Marissa Nadler: July
Similar Artists: Neko Case, Sharon Van Etten, Leonard Cohen
Genre: Folk, Dream-Folk, Singer-Songwriter
Label: Sacred Bones
I’ve been on a mission for what feels like a very long time to find a piece of music that will make me cry. A piece with such resounding emotional intensity that it would cause me to break out into tears. I’m not even being greedy about it; even just one tiny droplet would be enough for me, just so I would have some kind of evidence that would prove an attachment to a piece of music was real, and not just implanted by my previous conceptions. While music does have its other ways of harvesting within me (the internal reaction that tells me when I’m really into a track is usually either goose bumps or uncontrollable laughter) crying I consider to be something different. And as much as “tear-jerker” has become a negative term in some respects, I can’t help but feel that if something can make you cry, it owns a part of you.
I’m not sure what my problem is with accomplishing this mission, because I tend to cry all the time during movies, TV shows and books — so what is it exactly that separates music from those other types of media? Some would say it’s because music is too abstract and open to interpretation; its messages are too muddled to cause most people to cry. Others would say the average length of a song is far too short for that kind of engagement, and although it may be steeped in sadness and mourning, the feeling doesn’t stay with us for a long enough period to build any significant attachment. Another theory is that music is just an extension of the mood we are already feeling, meaning if you are already sad, listening to music can make you sadder, but if you are in your normal state of mind it can only do so much in terms of changing your overall perspective. I’ve come to these as well as various other conclusions through the years to account for my lack of emotional activity, but I still feel that my lack of emotional engagement is somehow my fault: maybe I just haven’t been listening to the lyrics enough, and I just have to concentrate more on what is being said.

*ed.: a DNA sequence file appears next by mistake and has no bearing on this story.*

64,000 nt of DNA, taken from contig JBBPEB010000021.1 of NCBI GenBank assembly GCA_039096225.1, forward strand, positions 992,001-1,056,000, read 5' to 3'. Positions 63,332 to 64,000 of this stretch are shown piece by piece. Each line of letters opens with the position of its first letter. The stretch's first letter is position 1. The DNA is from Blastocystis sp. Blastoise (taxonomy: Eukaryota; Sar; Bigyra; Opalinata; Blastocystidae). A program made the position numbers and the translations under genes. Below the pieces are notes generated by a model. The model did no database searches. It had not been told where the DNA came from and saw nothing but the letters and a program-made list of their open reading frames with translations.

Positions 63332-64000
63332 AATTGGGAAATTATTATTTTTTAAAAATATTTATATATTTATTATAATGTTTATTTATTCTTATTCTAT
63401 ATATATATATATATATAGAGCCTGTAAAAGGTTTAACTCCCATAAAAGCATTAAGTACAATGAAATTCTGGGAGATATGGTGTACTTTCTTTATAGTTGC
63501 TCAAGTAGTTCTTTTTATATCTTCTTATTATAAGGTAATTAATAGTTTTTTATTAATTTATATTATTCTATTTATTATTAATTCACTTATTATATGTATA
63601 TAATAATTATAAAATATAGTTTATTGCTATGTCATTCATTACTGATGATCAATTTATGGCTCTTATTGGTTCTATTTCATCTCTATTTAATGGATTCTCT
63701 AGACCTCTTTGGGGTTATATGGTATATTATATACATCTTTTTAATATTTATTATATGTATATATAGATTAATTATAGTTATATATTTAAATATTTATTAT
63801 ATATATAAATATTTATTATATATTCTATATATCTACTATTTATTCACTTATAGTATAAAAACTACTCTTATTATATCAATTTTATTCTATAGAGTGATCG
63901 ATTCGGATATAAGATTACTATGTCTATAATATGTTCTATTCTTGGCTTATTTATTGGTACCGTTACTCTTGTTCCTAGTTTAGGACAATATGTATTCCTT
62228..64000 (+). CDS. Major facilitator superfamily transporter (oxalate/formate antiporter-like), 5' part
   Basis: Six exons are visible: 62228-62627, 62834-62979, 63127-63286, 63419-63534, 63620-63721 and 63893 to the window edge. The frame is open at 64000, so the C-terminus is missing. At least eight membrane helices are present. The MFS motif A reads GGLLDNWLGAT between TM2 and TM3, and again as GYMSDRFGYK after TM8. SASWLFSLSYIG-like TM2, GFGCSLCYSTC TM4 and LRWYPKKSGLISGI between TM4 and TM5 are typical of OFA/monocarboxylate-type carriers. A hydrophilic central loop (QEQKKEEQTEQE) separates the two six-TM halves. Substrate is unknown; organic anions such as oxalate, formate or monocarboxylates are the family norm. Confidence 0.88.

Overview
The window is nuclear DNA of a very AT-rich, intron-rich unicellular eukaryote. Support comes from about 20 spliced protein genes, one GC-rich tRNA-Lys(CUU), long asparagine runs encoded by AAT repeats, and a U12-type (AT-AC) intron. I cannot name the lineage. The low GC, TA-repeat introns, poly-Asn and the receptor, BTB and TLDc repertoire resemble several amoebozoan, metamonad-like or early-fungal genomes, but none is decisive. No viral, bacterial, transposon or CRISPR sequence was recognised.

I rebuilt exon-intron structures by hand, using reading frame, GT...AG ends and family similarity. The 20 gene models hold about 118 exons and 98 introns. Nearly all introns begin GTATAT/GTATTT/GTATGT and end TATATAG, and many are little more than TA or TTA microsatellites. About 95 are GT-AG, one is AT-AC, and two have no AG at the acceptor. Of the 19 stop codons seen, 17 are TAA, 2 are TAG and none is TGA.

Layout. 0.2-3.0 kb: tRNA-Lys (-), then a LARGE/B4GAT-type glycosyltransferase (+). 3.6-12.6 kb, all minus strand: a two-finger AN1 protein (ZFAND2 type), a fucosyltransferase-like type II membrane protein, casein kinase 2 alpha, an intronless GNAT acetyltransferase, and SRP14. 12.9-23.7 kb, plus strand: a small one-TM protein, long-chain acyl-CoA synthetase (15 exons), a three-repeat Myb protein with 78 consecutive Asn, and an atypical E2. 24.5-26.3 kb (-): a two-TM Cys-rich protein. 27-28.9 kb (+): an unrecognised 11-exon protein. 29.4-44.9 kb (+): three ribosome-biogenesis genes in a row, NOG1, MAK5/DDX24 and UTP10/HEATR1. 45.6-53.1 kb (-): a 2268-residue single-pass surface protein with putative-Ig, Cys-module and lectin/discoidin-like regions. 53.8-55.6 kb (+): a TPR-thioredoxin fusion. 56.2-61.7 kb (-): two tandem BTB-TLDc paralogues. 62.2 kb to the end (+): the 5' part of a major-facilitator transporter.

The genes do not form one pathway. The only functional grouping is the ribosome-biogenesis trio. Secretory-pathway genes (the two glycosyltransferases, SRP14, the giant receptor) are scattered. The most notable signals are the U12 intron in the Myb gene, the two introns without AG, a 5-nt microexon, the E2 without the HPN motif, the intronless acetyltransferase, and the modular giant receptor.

Anyway, when I listen to Marissa Nadler I really wish that I could cry along with her deeply passionate tales of woe; for I know I’m not alone when saying that few artists working today have such a deep understanding of sadness. Her stories are ones of entrenching melancholia, starved lovers whose pains grow deeper with age and characters who carry a pervading sense of loneliness with them until death. While her music does indeed cause me to get emotional — from her tenderly sung lyrics, winding acoustic melodies and aching voice — I always become disconnected right before I start to feel something building inside of me, which is frustrating to say the least.
It’s an infuriating process to me — losing track of what’s happening in a song — and it’s the reason that, for the most part, I try to stay away from dissecting lyrics in the first place. Radiohead were the first ones that taught me this, as I used to scurry for hours trying to make sense of a lyric to Pyramid Song or No Surprises with little to no avail. I think the reason this happens is because music — particularly singer-songwriter music — is built out of events that are very personal to the artist’s own life, and as much as the artist may be “giving away” their story when their music is released, I feel a part of it does remain hidden within the artist, and us listeners are left to blindly fill in the blanks.
This is ok though, because we don’t need that extra bit of meaning — in the end it’s the artist that does. Like many of the world’s most prolific artists, Marissa Nadler doesn’t create her art to make a living, but rather, she makes art so she can live. The universe she has created through her 7 full-lengths is her way of sorting through her endless well of emotions, and a way to escape herself as well as any inner turmoils she may be facing. This I feel is what folk music has always been about, and why it has progressed so minimally within the last several decades when compared to other genres. No matter what tag you put in front of it — whether it be freak, or dream, or fuzz — folk has always been about honest, unclouded expression, and Marissa Nadler continues to define that with each passing album. Now it’s our turn to make our own universe.
4.) We Are Coming Back*
5.) Dead City Emily*
6.) Was It A Dream
7.) I’ve Got Your Name*
9.) Anyone Else
10.) Holiday In
11.) Nothing In My Heart
Album Highlight – *